WD-40 is a low viscosity solvent with an added lubricant, and probably the item found in almost every tool box and workshop around the world. The story goes that development of a corrosion prevention solution took 40 tries to create a water displacing formula, the name water displacement 40 stuck. The ubiquitous and most recognized brand of solvent/lubricant brings with it a lot of myths, and ire, regarding its efficacy.
This product is used in all kinds of ways, but there's something very important to consider before reaching for the blue can
WD-40 is primarily a petroleum-based volatile solvent that evaporates leaving behind a non-volatile lubricant
Meaning that the solvent penetrates and does its job removing grime and then evaporates and leaves behind a thin film of oil. It's important to know just what WD-40 is, and what it isn't.
For certain applications there's room for a product like WD-40, but most other times it's better to use a dedicated solvent first followed by a dedicated lubricant after. Just like a 2-in-1 shampoo and conditioner isn't the best at being a shampoo or conditioner, neither is WD-40.
An important distinction with WD-40:
Not all WD-40 is the same. Though the cans below look similar, they are very different. The MSDS for WD-40 shows that it's mostly a penetrating solvent with some oil once the solvent is gone. There are other varieties of WD-40 on the market that do different things, specifically a version that is a lubricant that has no solvent (see can on the right in the picture below).
If you're looking for just a lubricant then standard WD-40 is not the right tool for the job, which is where some confusion and myths arise about this product. In this Instructable we'll focus on the ubiquitous blue can of WD-40 (solvent with some oil aftermath) and explore actual unusual uses.
Whatever your feelings on this sometimes slippery substance, you're sure to find some unusual uses for WD-40 below.
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Step 1: De-grease Your Hands
Since WD-40 is mostly a solvent, why not use it on more than just stuck nuts and bolts? Applying a spray of solvent to your greasy hands can help cut into the grime and clean your hands before applying a soap lather.
Spray your hands over a trash bin or other contained area and then rub your hands together, working the solvent into your greasy hands with your fingers to remove any grease buildup.
After your hands have been degreased, head over to your wash basin and wash your hands with plenty of soap to remove the remaining lubricant the WD-40 left.
Step 2: Remove Stickers / Decals
Removing stickers is one of my least favorite tasks. No matter how careful I am I always manage to rip the sticker, making removal so much more difficult. WD-40 to the rescue!
Blast your sticker with this slippery lubricant and let sit for about 5 minutes. I find that saturating a paper towel and leaving that on top of the sticker works great at keeping the lubricant on the sticker and contained.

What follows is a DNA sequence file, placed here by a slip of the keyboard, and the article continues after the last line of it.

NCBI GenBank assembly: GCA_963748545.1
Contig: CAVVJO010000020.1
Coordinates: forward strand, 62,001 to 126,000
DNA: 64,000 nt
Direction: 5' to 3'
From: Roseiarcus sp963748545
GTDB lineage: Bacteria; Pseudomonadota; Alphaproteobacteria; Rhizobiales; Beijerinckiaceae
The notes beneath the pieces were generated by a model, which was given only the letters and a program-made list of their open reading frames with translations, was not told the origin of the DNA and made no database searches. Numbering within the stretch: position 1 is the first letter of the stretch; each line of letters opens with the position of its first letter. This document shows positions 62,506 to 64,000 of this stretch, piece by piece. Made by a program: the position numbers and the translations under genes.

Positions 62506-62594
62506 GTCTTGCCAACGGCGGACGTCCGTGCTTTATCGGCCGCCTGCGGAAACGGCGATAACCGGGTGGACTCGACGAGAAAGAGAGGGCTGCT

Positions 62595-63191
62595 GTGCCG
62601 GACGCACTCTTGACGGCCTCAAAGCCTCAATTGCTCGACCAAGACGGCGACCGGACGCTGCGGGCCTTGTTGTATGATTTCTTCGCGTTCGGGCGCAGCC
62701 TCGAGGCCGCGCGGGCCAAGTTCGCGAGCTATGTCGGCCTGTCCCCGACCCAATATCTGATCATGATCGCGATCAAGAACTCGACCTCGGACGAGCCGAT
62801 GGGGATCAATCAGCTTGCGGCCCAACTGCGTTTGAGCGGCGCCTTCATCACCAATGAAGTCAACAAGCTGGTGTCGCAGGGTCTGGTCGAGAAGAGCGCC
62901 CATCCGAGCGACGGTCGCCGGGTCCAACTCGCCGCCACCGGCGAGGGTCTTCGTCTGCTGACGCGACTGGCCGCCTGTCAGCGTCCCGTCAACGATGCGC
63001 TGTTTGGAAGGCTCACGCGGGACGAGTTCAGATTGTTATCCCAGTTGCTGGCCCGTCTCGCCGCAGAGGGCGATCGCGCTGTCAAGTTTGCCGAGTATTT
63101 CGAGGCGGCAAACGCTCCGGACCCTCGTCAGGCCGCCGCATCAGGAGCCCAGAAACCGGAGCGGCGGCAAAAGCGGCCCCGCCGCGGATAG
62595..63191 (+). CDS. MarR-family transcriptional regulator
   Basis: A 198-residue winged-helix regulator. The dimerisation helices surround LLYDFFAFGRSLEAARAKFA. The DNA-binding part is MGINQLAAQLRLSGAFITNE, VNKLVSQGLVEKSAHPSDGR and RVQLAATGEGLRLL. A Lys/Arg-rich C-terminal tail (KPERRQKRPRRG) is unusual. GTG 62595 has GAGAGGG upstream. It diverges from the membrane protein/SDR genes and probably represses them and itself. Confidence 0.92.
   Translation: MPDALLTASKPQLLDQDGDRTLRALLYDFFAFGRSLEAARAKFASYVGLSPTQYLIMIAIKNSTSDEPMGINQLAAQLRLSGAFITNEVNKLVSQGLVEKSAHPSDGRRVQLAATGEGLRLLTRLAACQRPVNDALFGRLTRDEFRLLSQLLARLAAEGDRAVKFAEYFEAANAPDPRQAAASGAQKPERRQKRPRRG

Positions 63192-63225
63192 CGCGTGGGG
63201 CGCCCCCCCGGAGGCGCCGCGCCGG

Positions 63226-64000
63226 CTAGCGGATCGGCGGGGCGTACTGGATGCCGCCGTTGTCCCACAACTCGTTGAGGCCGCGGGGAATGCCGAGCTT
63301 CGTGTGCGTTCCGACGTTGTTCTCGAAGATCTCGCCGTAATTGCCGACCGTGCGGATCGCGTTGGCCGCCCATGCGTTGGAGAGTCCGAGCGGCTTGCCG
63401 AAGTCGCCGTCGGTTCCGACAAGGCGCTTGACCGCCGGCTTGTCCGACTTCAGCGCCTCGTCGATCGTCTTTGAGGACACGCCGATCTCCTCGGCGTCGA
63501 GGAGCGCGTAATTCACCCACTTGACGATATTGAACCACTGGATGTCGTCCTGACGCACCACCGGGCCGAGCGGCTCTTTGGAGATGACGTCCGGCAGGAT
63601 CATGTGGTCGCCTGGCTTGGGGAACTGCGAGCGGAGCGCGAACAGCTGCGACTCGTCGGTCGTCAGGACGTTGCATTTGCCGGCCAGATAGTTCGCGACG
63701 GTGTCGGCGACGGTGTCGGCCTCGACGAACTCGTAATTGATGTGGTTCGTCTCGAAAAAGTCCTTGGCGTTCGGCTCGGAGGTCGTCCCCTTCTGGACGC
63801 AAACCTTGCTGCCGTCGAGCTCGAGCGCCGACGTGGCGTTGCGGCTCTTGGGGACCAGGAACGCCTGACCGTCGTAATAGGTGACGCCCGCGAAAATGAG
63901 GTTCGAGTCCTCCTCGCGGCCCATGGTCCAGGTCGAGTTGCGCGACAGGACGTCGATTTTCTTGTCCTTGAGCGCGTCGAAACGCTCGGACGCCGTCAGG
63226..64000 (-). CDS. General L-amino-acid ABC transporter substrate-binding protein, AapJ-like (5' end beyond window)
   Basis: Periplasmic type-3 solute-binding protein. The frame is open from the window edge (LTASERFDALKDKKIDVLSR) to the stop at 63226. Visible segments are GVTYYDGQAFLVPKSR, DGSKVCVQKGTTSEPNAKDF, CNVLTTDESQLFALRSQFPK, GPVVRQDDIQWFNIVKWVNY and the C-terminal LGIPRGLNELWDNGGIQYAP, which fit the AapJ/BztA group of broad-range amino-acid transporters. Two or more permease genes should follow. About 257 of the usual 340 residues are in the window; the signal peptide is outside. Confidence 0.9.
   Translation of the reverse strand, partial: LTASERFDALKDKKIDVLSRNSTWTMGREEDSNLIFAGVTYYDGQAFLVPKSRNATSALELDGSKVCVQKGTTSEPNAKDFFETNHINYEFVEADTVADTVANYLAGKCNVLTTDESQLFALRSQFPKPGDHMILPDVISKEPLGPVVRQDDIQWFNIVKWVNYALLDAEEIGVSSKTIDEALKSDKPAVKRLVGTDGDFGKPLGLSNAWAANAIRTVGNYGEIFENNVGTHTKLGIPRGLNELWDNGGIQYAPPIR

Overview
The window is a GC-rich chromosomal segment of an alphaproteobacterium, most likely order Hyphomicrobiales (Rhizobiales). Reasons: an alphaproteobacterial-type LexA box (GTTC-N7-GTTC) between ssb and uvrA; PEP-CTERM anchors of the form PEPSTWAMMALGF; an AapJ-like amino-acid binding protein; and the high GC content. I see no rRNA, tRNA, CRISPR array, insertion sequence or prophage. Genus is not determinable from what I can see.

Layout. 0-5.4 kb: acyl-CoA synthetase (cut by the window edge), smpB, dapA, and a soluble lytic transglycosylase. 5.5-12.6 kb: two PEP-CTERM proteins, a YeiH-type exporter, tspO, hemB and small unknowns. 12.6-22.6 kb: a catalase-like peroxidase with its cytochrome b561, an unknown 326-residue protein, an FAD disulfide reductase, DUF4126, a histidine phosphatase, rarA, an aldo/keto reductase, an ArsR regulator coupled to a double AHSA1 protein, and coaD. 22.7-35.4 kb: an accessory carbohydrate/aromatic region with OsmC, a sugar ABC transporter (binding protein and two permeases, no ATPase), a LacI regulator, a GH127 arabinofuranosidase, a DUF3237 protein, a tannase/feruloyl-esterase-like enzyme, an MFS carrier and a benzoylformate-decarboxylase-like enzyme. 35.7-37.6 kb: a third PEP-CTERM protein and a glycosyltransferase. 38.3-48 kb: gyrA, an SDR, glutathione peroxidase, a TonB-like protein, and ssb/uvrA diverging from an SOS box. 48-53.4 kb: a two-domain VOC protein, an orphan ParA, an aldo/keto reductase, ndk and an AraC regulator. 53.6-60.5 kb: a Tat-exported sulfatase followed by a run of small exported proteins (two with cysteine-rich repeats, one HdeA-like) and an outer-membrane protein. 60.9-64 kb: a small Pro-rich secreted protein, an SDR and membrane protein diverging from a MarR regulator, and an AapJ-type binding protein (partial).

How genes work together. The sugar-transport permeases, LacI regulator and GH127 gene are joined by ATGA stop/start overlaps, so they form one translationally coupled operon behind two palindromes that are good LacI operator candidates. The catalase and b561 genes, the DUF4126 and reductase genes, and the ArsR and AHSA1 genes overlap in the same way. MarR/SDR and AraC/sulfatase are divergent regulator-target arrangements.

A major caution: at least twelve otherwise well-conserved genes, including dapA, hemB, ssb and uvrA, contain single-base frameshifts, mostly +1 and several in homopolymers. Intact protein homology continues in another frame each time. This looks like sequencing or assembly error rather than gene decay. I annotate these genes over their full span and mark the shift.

After a few minutes you should see a notable change in the sticker as it's absorbed the WD-40, and should peel right off.
Step 3: Crayon + Marker Removal
When regular cleaner just won't do, WD-40 steps in to make cleanup easier. Wax crayons naturally repel moisture, but WD-40 can tackle this challenge.
Spray crayon marked area and let sit for a few minutes (saturating a square of paper towel to stick to vertical surfaces can help), then rub area with a lint free cloth to remove the crayon. (Thanks for the pictures, Troy)
After cleaning you may see some coloration from the crayon, if so repeat the process. After the crayon has been removed, clean the wall with regular household cleaner to and a cloth remove the WD-40 residue.
As with all stain removal solutions, test in an inconspicuous area first to ensure you won't damage your walls.
Step 4: Remove Permanent Marker From Walls, and Other Non-porous Surfaces (Sometimes)
The solvent in WD-40 is strong enough to penetrate and remove permanent marker, but the surface that the marker is on make a huge difference. If the marked surface has a glossy paint coating, like the walls in kitchens and washrooms, you're likely to get the marker off. Ditto with tile. However, if your wall has a matte finish you probably won't get all the marker off using WD-40.
Soak a paper towel or rag with WD-40 and apply it directly onto the permanent marker on the wall. Allow the solvent to make contact with the wall for about 30 seconds, then gently rub the area in small circular motions. If you apply too much pressure right away you risk smearing the marker around the wall, so go slow and apply more pressure to the rubbing motion once most of the marker has been removed.
If you have a matte or porous finish then the image above is likely as good as the cleanup is going to get. If you're determined to remove the marker using this method then apply more WD-40 and keep scrubbing.
Repeat the process of soaking a rag in WD-40 and applying it directly to the affected area, letting it sit for a few seconds before buffing and removing the marker. I was able to remove the marker here on a semi-gloss wall with under 5-minutes of work.